LYDIA BARASHANGO: I did. After that night — excuse me — my baby brother Bill was also involved. He was at the scene of the crime. Prior to that night, my baby brother Bill worked in Center City as a street vendor, a very good street vendor, did very well at that, and was friends with police officers, first name basis, because he had been there so long. He had established a rapport. After December the 9th, 1981, Bill was no longer able to work as a vendor on the street, because he was harassed by License and Inspection. He was harassed by the police force. They would take his stand, not return all his merchandise, lock him up for, you know, no special reason, just to be checking him out or whatever. And since that time, he has been able to work at his trade, and he has steadily gone down. They want him to come forward and testify, but at this point it’s worthless for him to come forward and testify, unless we get a new trial. So he’s actually in hiding. At some point in these 15 years, he had been on drugs. He had been homeless on the street. He just has been unable to pull his life back together.

The rest of my family has been — our whole lives have been on hold, until Mumia comes home. We just can’t go on with life as usual. We’re talking about our brother, you know, my mother, who’s since died, her son, his grandchildren and his children. Their life has just been on hold.

AMY GOODMAN: What it is it about Mumia that has made him — I mean, there are hundreds of men on death row, but Mumia is by far among the most famous. What has made Mumia such an international symbol?

LYDIA BARASHANGO: Mumia has, over the years, been in the forefront of being an objective reporter. He’s reported what he’s seen on crime, the other side of the story, which is why he’s gotten a title of “the voice of the voiceless.” He has been out there fighting on the forefront in terms of journalistic writing or reporting. And people, in turn, are giving that back. And also the fact that he is clearly a political prisoner because of the type of life he lived or the things that he believed in. And I believe people are getting annoyed at that. Hey, we have a right to live how we choose to live. I don’t think that they want to hear — I don’t think people appreciate being coerced into doing things. When you look at things like the Fraternal Order of Police of Philadelphia, that stop radio broadcasts or try to stop TV broadcasts from the HBO special, that means that what we’re hearing and seeing is being censored.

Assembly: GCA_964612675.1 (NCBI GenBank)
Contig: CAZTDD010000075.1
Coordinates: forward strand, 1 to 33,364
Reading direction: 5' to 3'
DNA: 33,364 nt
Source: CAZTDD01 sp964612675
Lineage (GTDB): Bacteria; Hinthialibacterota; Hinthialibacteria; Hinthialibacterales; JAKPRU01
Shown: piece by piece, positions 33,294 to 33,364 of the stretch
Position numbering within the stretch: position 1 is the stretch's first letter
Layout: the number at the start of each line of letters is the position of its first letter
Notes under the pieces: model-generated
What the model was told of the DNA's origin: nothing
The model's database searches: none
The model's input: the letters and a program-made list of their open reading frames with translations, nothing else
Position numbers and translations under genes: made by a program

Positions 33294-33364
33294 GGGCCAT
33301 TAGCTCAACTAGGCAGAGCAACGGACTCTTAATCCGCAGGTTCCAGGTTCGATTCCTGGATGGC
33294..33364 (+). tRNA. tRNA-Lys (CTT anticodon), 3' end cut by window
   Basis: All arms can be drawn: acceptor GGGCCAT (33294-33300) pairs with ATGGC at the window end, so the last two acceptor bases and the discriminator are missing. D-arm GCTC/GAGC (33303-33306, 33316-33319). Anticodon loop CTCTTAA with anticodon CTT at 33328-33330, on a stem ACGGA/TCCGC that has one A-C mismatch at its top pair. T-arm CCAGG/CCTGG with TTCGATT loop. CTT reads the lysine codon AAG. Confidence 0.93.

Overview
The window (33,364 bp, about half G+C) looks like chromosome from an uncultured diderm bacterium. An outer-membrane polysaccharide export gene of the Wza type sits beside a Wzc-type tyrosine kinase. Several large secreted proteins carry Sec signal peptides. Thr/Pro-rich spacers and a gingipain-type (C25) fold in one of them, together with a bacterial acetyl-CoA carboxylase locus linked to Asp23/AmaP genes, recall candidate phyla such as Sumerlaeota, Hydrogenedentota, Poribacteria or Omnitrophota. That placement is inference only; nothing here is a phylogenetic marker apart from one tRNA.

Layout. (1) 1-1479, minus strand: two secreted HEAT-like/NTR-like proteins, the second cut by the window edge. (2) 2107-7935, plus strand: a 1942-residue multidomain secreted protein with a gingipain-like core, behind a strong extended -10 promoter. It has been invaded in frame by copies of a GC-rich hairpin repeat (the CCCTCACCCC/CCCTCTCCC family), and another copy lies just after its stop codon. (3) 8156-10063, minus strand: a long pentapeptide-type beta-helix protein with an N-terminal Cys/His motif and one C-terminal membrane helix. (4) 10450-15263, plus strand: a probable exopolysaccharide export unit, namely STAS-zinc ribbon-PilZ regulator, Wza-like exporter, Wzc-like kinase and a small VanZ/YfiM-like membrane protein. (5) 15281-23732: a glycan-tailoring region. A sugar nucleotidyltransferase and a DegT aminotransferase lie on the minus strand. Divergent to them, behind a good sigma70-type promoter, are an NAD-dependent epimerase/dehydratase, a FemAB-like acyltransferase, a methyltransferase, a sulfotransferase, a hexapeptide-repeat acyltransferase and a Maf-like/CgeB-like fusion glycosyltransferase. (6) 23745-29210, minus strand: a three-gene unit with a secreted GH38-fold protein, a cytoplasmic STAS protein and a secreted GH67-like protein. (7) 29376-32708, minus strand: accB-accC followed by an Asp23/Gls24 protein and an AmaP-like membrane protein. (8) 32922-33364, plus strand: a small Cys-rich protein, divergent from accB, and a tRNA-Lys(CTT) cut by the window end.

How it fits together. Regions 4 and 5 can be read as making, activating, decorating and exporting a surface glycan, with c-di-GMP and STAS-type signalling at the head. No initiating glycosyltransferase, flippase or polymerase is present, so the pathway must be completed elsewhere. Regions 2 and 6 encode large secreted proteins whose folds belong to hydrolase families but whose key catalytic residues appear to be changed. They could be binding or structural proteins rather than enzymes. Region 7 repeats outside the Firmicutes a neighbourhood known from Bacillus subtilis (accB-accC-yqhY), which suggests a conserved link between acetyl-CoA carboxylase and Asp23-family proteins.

AMY GOODMAN: Explain what you — explain what you mean. The HBO special about Mumia?

LYDIA BARASHANGO: Yeah. There was a — A Cause for Reasonable Doubt was a documentary done on HBO about this case. And the Fraternal Order of Police actually harassed and intimidated the producers of this program so bad that she feared for her life. And to back up and say the reason why his book, Live from Death Row, was printed is because he tried to do a radio series on police life, and the Fraternal Order of Police blocked that. That’s saying that we’re having controlled media. You know, that’s saying that someone is censoring what we hear, read and see. And people are not going to take any more of that at all. The coalition that supports Mumia is broad — Black, white, old, young. You know, all kinds of — all kinds of people, all kinds of religions, everything, are out there, because they believe in their right for free speech, free religion and all those kinds of things. And this smacks in the face of all of that.

AMY GOODMAN: Where did Mumia’s convictions come from and his political activism, as you were all growing up? Are you his older sister or his younger sister?

LYDIA BARASHANGO: I’m his oldest, only sister. There are five boys and one girl, which is myself. Mumia also has a twin who’s in the military.

But Mumia grew up learning as a young child. He read very young for some reason. He read much, much earlier than the rest of us. He was curious about his world much earlier than the rest of us. While we were playing hopscotch and jumping rope and all those kinds of things, he was visiting the neighborhood synagogues trying to find out who is God, what is a god. And he had no problems about where he went. He went to the Jewish synagogue, to the Catholic church, to the missionary and those kinds of things. So, he was always — it is naturally within him to be conscious of people. He’s always conscious of oppressed people and people that don’t have and those kinds of things.

And he fought for those things as a child. As a child, he tried to change the school of his — the name of his high school. In a community that’s 95% Black, you have a high school called Ben Franklin. Why does that school not reflect the name of the people that live in that community? So here you have a 15-, 16-year-old boy trying to change the name of his high school to Malcolm X, because that reflected the people that lived in that community.

AMY GOODMAN: Lydia Barashango, the only sister of Mumia Abu-Jamal, headed to New York today for a major protest that is taking place today on Wall Street. And right now we are joined by Safiya Bukhari, and she is co-chair of the Mumia Abu-Jamal Support Committee that is here in New York. In the background, you’re hearing the sounds of protest not of today, because that protest hasn’t quite taken place today, but of about a year ago, when Mumia Abu-Jamal first went to court after he had been on death row for more than a decade.